Baselift Dewy Vitamin C and Hyaluronic Brightening Booster Serum* | £59.99 | This serum isn't cheap at all and you don't get that much product in here! Unfortunately I'm not sure if this has some sort of special packaging or if the Vitamin C in the formula is somehow encapsulated, but the clear packaging did raise a bit of a red flag for me. This serum pairs sodium ascorbyl phosphate with hyaluronic acid (to draw water into the skin). This form of Vitamin C is also relatively stable, water soluble and may also help to reduce breakouts. I do notice a brightening effect with this product. Whilst I wouldn't say I noticed a hugely significant difference in dark spots, again; it's more of an overall improvement in the look of my skin. It appears healthier, dewier and fresher when I use this serum. Again, it has more of a watery texture and I do like how it absorbs with no tackiness.

Drunk Elephant C-Firma Day Serum* | £67 | full review | This oil-serum is a favourite of mine and I'd recommend it for drier skin types due to its texture and the marula oil in it. It actually has a darker colour, but that's just how this serum is supposed to be and not a sign of oxidisation. The packaging is opaque and super-airtight, which is a good sign. It contains 15% L-asborbic acid and I love the healthy, bright, smooth skin it gives me. It's definitely more on the dewy side but I think it improves the overall quality and look of my skin. For me, this is worth every penny! (Though obviously get it with a discount code, if you can...)

Skin Regimen Vitamin C Booster* | £76 | This is one of the newest additions to my collection. Funny story; you actually have to activate this formula with a little powder sachet (so be sure not to throw the box without retrieving this, because that would be an expensive mistake...) but I didn't realise the first time I used it! Luckily I checked the box and figured out how to use this correctly. In a way, I think this is a good idea, so the formula is as fresh as possible however I was shocked to see that they advise this is only good for one month after opening! So, the clock is already ticking... I've been using this for a little over a fortnight and I have indeed noticed my skin is brighter and looks clearer. I also like the water-light, fast-absorbing texture. If you're someone who doesn't mind splashing out £70-150 on a one-off treatment or a facial, maybe you'd consider buying this product. I appreciate the honesty, because you know what you're getting into when you buy it (as opposed to with the Pixi product I tried), It does work from my experience but I just personally couldn't justify replacing this for such a high price-point when I'm just not going to get the mileage out of it.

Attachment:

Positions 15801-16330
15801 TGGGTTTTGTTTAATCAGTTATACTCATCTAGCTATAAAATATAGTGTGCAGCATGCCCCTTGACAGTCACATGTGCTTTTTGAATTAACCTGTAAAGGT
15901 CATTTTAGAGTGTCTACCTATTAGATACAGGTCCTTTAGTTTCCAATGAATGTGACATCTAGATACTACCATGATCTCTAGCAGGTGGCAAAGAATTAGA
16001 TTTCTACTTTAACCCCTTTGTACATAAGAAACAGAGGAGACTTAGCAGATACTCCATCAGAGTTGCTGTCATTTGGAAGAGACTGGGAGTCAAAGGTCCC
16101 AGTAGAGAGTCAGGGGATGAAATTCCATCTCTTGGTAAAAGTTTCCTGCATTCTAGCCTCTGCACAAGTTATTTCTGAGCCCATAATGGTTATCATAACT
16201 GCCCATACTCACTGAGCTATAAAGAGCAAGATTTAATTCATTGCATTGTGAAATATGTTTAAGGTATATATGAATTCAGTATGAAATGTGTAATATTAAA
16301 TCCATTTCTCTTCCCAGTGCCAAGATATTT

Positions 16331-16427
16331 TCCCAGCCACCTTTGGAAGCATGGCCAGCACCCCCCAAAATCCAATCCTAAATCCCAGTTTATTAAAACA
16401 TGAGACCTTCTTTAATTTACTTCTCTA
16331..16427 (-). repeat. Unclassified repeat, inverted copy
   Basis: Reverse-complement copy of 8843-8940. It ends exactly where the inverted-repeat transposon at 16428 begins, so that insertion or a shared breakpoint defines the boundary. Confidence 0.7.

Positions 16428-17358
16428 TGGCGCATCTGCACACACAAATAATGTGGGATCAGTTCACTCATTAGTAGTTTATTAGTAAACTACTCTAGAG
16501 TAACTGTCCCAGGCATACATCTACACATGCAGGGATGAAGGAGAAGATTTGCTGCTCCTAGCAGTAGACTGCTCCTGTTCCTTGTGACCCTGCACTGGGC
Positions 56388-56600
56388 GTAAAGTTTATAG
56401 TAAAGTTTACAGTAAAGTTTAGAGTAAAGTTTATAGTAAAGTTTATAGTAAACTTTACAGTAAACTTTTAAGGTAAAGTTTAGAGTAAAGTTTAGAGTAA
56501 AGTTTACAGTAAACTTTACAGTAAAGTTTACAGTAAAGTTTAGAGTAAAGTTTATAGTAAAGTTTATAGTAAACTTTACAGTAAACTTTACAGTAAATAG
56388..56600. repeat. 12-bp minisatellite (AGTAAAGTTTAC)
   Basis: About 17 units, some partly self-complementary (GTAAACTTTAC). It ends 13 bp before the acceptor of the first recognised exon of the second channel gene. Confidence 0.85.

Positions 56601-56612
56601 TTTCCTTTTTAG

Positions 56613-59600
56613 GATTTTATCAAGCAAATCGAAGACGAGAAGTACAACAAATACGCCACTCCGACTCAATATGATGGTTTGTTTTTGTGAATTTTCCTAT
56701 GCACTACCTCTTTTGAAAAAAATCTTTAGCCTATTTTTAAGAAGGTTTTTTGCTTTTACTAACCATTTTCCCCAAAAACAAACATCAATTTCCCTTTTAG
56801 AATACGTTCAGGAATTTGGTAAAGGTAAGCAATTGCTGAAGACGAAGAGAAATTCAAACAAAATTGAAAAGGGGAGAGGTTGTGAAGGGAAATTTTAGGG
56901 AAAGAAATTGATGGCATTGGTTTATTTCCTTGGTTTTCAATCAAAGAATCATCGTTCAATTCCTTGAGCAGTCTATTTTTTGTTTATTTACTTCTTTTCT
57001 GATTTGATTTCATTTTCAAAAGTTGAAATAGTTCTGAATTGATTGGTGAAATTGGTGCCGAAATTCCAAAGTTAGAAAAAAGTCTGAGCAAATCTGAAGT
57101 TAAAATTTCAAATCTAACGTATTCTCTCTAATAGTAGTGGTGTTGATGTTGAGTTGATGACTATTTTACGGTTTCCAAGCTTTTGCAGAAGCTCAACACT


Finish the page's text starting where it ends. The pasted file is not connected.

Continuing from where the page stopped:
Skinceuticals C E Ferulic Acid Serum* | £135 | This very pricey serum combines L-ascorbic acid with hydrating Vitamin E and ferulic acid. Skinceuticals have specifically formulated this serum to remain as stable as possible and it's good for at least 6 months after opening. Again, you have opaque packaging to protect the formula. I hate to say it, because this product is very expensive, but it really has worked incredibly well for my skin. I used it for a month or two daily and noticed significantly smoother, clearer skin that looks healthier and more even. Obviously, if you can't or don't want to spend this sort of money on a serum (I can't blame you!) then don't. But if you do like to invest in treatments and high-quality formulas; this serum has worked wonders for my skin.


This is one of those rare occasions where I do actually think you get what you pay for! My more expensive Vitamin C serums are more securely packaged on the whole and generally seem to be more effective for my skin. However, I honestly don't think you absolutely need Vitamin C in your routine if your budget can't stretch to one of the products I really enjoyed. You can still get a dewy glow using hyaluronic acid and you can even out the tone and texture of of your skin effectively with retinol or using glycolic, lactic or salicylic acids. These ingredients are also a lot less temperamental, so you know you're getting those benefits! Ultimately; it's up to you, however I think if you do want to use a Vitamin C serum, ensure it's going to be stable, effective and last you more than a few weeks.

Do you use Vitamin C in your skincare routine? Do you find it effective and worth the money?